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Good Morning Nanty Glo!

Friday, January 28 2005

Jon Kennedy, webmaster

When common sense isn't

In the end of the great revival in politics and religion that boiled over throughout the 1700s and first half of the 1800s, "common sense realism" began to fail because what is common sense to one person is, after all, nonsense to another. At first, it was only the leftist elitists who criticized the "common sense" approach to life that the American Christians lived by. And even though chinks were beginning to show through the system, through the middle of the 1800s another wave of evangelistic fervor swept the nation, with what was called the Second Great Awakening. Beginning as early as the end of the American Revolution, the second wave produced the Disciples of Christ/Christian Churches, which quickly became the fifth-largest Protestant association of churches in the country, spun off the Mormons, and legendary evangelists like Charles Finney and Dwight L. Moody. It also fostered the flourishing of the YMCA movement, international missions organizations, and many other new smaller denominations and other manifestations of Christian fervor and enthusiasm.

But by the end of the 1800s the "new thing" rising from the North Atlantic East was Protestant liberal theology, born in Germany and imported to America through many of the old established colleges, universities, and seminaries, where a new generation of transcendentalists (see Wednesday's entry) were ready to come "out of the closet" and openly challenge the biblical and trinitarian faith they had long been opposing. As teachers of the country's best educated ministers, they were able to influence a whole generation of leaders of the so-called mainline churches (the ones like Congregational, Presbyterian, Lutheran, and by now the Methodists) that had been the least swayed by or, at least by now, were ready to distance themselves from the Great Awakenings.

By the 1920s the swing toward the liberal "anything-goes-in-the-church" development was being countered by a rising popular movement of fundamentalism, spearheaded by an insurgent resistance at Princeton Seminary, mostly Presbyterians with a respectable support troop of Baptists. They called the evangelicals to turn away from naive "common sense" toward a new scholarly but biblically based engagement in the academic life and the larger culture. Those who had willingly let the old "Christian-founded" major universities slip away from their control now scrambled to establish new colleges of their own and study what the Bible had to offer for academic study in fields beyond preaching and foreign missions. To tie up the end with the beginning, this is where Francis Schaeffer (1912-1984), who was discussed in the first installment of this series, shone, as the great popularizer of biblical Christians engaging the whole world in every sphere.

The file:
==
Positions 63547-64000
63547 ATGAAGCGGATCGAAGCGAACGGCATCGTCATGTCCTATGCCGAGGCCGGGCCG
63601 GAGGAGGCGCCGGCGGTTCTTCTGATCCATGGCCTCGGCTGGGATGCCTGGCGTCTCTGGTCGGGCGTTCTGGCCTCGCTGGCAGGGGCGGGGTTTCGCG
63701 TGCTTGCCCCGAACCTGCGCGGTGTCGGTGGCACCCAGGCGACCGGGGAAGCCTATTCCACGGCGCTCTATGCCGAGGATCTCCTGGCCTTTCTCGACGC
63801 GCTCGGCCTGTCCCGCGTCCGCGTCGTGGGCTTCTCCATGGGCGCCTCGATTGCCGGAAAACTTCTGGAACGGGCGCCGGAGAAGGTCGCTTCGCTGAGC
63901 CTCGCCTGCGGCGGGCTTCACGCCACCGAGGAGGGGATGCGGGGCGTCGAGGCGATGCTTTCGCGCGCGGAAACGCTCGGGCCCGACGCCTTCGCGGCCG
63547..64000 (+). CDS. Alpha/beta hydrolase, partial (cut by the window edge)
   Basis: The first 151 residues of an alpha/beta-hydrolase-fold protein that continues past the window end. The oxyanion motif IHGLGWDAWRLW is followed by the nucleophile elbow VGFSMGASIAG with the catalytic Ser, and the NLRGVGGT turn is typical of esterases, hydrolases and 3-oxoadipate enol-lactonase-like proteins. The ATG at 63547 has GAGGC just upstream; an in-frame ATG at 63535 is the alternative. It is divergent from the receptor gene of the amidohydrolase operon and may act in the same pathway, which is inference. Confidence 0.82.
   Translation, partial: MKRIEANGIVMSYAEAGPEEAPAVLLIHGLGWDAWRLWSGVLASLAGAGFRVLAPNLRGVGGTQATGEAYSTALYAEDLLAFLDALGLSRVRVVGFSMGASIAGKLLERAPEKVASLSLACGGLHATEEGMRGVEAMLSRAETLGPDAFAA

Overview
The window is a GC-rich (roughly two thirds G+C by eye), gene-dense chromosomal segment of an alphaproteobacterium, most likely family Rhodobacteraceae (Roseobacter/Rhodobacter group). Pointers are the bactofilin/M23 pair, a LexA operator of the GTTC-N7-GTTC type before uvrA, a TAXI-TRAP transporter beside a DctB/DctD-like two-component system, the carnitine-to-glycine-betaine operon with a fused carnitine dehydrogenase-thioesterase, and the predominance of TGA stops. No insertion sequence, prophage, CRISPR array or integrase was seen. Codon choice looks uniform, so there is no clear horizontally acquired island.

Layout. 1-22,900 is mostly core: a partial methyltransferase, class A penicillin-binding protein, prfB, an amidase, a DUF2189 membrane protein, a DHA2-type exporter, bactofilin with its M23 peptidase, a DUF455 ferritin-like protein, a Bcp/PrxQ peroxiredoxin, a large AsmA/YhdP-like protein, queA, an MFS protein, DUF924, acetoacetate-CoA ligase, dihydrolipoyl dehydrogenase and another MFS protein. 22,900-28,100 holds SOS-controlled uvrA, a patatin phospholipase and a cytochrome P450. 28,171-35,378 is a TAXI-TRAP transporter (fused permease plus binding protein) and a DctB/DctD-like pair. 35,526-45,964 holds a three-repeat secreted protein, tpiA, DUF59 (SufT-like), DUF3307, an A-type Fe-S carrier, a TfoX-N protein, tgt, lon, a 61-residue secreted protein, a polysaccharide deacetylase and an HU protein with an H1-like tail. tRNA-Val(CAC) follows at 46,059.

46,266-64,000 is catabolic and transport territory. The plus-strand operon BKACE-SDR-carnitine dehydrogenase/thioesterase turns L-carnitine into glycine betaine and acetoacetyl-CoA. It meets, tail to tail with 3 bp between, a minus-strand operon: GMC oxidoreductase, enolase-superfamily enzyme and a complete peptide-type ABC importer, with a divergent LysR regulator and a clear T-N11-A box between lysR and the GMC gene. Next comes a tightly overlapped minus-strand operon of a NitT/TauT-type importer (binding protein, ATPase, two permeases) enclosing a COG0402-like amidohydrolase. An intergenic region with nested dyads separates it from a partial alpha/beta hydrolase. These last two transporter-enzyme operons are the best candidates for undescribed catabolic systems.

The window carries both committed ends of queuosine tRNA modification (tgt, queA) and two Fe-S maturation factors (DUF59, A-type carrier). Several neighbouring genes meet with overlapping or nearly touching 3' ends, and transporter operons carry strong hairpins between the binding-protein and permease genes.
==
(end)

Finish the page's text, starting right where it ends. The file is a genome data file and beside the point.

I won't try to go into the permutations in this movement, except to recap briefly that by 1950 the "scholarly" vanguard of that movement called for a revival of evangelicalism, calling it "new evangelicalism," which put distance between themselves and the more separatist fundamentalists. Billy Graham was heralded as its new main proponent, Christianity Today was launched as its most appealing publication, and it established major beach-heads in the media, especially radio. By the 1970s the new evangelicals were a formidable force, recognized as having had a major impact in the election of Jimmy Carter in 1976 and, conversely, Carter's defeat by Ronald Reagan in 1980.

And after decades of infighting between fundamentalists and "new evangelicals," eventually a new consensus seemed to emerge, with Billy Graham, Pat Robertson, Jerry Falwell (formerly a hard-line fundamentalist) all members of the largest evangelical denomination, and the only major Protestant denomination to continue to grow exponentially throughout the 20th Century, the Southern Baptist Church. By the end of the 20th Century the evangelical movement had reclaimed its former leadership in American religion, far outnumbering the more liberal, establishment liberal denominations, and out-influencing public opinion by every measure. And by the early 21st Century, an informal alliance between the mainstream evangelicals with conservative Catholics and Eastern Orthodox, uniting primarily around "defense-of-the-family" issues like abortion, homosexual "marriage," and failures in the nationwide public school system to reinforce traditional values, was seen as the major development in American religion.

The 2004 election of George W. Bush was no more fervently supported by evangelical Baptists (and members of other denominations) than was Thomas Jefferson's two centuries earlier. But now "common sense realism" is finally being replaced by a more enduring Judeo-Christian—biblical— worldview to shape public life and our common destiny.

Webmaster Jon Kennedy 

A complete index of Jon Kennedy's Jonals for 2001 - 2005

Classic Hollywood Squares, 6

If you remember The Original Hollywood Squares and its comics, this will bring a tear to your eyes. These great questions and answers are from the days when "Hollywood Squares" game show responses were spontaneous! Peter Marshall was the host asking the questions, of course.

Q. It is considered in bad taste to discuss two subjects at nudist camps. One is politics, what is the other?

A. Paul Lynde: Tape measures.

Q. During a tornado, are you safer in the bedroom or in the closet?

A. Rose Marie: Unfortunately, Peter, I'm always safe in the bedroom.

Thought for today

Christians should never fail to sense the operation of an angelic glory. It forever eclipses the world of demonic powers, as the sun does a candle's light.

Billy Graham  

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